Undergraduate seniors spent their last few days at the Institute participating in a variety of Senior Week events hosted by the 2013 Senior Week Committee. The week kicked off with a champagne toast hosted by Chancellor Eric Grimson PhD ’80 last Friday and included events like skydiving, kayaking, a club night, a dodgeball tournament, a Red Sox game, bowling, and laser tag.

Every year, the undergraduate senior class organizes a fundraiser to raise money for a particular cause. This year’s class raised $30,000 to fund Mad Money grants for MIT students. Mad Money grants are meant to help fund student groups that need cash for things “beyond the scope of [their] annual budget for travel or special projects,” according to the Senior Gift website.

The Class of 2013 set a record for class participation — 83 percent of the class donated to the cause, and alumnus George Dotson ’62 pledged to match up to $25,000 of the senior class gift.

Upped security

This year’s Commencement will feature some of the heaviest security since 2002 — the Commencement immediately following the 9/11 attacks.

All graduates and attendees will be required to pass through metal detectors at the entrance to Killian Court. No backpacks, large bags, or other large wrapped objects will be permitted during the ceremony. Bottles and other beverage containers are also prohibited. While diaper bags and purses are allowed, the MIT commencement website warns that all items taken to the court are subject to search. Electronics will require demonstration in order to be brought inside. Guests should bring government issued photo ID with them to the ceremony.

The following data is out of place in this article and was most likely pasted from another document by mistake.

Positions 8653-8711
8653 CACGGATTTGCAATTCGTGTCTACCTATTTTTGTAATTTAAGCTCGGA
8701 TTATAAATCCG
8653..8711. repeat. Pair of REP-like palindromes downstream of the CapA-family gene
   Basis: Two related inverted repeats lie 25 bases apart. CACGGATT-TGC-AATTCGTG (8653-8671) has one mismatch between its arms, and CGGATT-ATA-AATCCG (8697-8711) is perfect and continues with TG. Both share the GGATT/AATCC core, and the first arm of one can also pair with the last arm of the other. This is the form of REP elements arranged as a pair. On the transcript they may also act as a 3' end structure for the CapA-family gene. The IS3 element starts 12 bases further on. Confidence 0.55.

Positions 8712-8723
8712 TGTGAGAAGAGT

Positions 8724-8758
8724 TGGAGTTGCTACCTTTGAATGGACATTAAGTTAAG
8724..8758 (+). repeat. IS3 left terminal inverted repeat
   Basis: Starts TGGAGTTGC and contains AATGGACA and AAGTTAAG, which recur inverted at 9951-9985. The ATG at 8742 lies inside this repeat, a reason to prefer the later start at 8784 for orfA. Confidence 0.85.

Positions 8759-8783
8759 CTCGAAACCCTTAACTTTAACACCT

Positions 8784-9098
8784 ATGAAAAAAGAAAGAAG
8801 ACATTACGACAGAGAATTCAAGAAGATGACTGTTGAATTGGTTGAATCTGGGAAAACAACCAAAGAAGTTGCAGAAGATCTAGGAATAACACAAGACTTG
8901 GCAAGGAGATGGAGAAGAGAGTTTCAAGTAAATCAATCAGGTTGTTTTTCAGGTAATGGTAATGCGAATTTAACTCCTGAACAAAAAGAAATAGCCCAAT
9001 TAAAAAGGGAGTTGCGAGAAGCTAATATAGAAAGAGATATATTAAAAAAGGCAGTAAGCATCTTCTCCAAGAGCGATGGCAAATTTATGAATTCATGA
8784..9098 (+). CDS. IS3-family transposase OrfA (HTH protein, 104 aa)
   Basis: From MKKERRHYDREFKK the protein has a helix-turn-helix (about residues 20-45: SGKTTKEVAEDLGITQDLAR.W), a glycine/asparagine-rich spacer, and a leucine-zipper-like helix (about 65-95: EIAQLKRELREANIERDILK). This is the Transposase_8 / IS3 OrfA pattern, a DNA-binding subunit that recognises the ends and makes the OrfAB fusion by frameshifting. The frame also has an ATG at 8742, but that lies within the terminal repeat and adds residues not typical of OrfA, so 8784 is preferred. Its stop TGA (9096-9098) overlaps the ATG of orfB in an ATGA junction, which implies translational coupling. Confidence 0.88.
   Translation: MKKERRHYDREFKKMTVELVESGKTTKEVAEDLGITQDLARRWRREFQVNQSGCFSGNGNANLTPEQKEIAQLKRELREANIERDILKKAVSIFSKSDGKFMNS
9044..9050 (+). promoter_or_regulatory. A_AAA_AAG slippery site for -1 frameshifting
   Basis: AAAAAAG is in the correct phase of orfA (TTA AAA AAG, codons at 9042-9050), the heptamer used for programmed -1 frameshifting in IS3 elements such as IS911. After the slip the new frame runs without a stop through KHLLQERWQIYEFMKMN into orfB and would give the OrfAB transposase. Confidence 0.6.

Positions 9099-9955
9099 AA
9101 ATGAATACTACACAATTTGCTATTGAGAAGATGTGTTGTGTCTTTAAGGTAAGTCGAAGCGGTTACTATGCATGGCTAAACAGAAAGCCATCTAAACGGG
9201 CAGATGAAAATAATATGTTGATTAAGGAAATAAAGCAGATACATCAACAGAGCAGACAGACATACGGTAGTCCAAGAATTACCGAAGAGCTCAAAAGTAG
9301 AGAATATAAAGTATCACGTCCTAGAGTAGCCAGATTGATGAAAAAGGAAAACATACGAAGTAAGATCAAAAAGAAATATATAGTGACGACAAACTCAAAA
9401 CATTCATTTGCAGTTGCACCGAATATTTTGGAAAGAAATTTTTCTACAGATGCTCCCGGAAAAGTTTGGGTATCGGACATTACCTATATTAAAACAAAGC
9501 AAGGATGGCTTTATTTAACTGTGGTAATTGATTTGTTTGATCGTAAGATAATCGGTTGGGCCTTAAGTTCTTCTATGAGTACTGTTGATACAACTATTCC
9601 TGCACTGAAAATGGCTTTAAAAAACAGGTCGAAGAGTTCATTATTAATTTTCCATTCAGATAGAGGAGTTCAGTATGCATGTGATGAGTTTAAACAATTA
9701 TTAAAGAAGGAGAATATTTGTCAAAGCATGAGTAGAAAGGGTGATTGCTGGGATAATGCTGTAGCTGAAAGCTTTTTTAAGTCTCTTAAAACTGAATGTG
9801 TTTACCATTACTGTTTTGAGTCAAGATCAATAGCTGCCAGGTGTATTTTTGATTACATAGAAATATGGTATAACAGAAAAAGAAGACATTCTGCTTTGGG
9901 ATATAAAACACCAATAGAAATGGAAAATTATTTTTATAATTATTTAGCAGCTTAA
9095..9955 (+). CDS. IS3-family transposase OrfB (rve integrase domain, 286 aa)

Commencement Schedule

The entrance to Killian Court opens at 7:30 a.m. today, though many families arrive earlier to be ready to grab prime seats. However, it’s not necessary to arrive that early — the actual ceremony begins at 10 a.m. However, the gates do briefly close at 9:45 a.m. for the academic procession.

Those who do not have a view of the stage can sit next to the Jumbotron screen by the back right section of the audience. Tickets are required for all attendees over the age of three, and are required for re-entry into the court.

Though today’s forecast calls for rain, families should note that umbrellas are not permitted in Killian Court. Guests who do not wish to sit outside can watch the ceremony from a variety of indoor locations that will have a live broadcast (see sidebar). It is only in case of severe weather — such as hurricanes or thunder storms — that the outdoor ceremony would be canceled.

The length of Commencement varies every year, but should end sometime between 1:15 and 1:30 p.m. The court will remain set up for a couple hours afterwards in order for graduates and their families to take photos. Immediately following the ceremony, departments hold individual receptions with food and refreshments. A list of receptions can be found in the sidebar.

More information about the commencement exercises can be found at

1 Comment
Anonymous over 10 years ago

What a terrible speaker he was.